Bīrūnī, Muḥammad ibn Aḥmad, Alberuni's India (v. 2)

(London :  Kegan Paul, Trench, Trübner & Co.,  1910.)

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CHAPTER LXIII.                           133

nourishes himself by fruit, vegetables, and roots. He
lets the hair grow long, and does not anoint himself
with oil.

The fourth period extends till the end of life. He The fourth
wears a red garment and holds a stick in his hand.
He is always given to meditation; he strips the mind
of friendship and enmity, and roots out desire, and
lust, and wrath. He does not converse with anybody
at all. When walking to a place of a particular merit,
in order to gain a heavenly reward, he does not stop on
the road in a village longer than a day, nor in a city
longer than five days. If any one gives him something,
he does not leave a remainder of it for the following
day. He has no other business but that of caring
for the path which leads to salvation, and for reaching
moksha, whence there is no return to this world.

The universal duties of the Brahman throughout his The duties

..                       -          t>     •               •   •           1                 -I             ••          of Brahmans

whole life are works of piety, giving alms and receiving in general.

them.    For that which the Brahmans give reverts to

the pitaras (is in reality a benefit to the Fathers).    He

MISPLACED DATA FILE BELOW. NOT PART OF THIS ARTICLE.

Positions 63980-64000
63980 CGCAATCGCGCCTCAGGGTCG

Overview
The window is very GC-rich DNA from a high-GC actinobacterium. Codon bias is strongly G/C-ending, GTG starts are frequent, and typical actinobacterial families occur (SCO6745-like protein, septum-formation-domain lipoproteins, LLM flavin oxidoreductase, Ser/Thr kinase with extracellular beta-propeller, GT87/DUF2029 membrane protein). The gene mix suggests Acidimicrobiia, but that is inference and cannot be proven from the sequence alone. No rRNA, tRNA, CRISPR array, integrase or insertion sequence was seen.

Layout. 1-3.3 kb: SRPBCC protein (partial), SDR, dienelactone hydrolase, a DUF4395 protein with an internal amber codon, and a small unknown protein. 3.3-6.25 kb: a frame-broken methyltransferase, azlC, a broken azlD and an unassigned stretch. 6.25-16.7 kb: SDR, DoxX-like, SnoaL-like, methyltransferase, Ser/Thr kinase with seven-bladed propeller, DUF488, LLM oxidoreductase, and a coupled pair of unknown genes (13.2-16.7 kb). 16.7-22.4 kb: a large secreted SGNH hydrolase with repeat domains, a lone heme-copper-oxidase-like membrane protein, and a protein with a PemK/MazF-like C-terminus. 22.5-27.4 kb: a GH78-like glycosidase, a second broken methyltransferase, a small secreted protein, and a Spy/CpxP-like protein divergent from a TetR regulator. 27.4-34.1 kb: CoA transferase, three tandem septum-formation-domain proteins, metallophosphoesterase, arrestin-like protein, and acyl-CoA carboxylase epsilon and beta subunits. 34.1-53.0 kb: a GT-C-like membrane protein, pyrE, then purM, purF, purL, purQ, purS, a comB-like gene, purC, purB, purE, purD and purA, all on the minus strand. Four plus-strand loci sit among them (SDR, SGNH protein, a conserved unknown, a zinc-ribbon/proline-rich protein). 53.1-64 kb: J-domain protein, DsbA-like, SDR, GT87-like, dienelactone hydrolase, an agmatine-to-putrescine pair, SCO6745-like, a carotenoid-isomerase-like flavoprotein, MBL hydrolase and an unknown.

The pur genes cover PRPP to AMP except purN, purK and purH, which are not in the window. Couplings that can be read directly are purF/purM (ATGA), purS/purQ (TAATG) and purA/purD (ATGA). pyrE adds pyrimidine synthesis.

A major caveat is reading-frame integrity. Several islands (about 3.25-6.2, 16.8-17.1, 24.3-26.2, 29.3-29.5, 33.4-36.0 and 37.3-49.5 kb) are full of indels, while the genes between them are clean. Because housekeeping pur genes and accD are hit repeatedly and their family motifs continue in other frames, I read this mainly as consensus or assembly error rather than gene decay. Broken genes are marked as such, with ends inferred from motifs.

must continually read, perform the sacrifices, take care

of the fire which he lights, offer before it, worship it,

and preserve it from being extinguished, that he may

be burned by it after his death.    It is called homct.

Every day he must wash himself thrice: at the
sctmdhi of rising, i.e. morning dawn, at the sctmdhi of
setting, i.e. evening twilight, and between them in the
middle of the day. The first washing is on account of
sleep, because the openings of the body have become
lax during it. Washing is a cleansing from accidental
impurity and a preparation for prayer.

Their prayer consists of praise, glorification, and pros¬
tration according to their peculiar manner, viz. pros¬
trating themselves on the two thumbs, whilst the two
palms of the hands are joined, and they turn their faces
towards the sun. For the sun is their kibla, wherever
he may be, except when in the south.    For they do not
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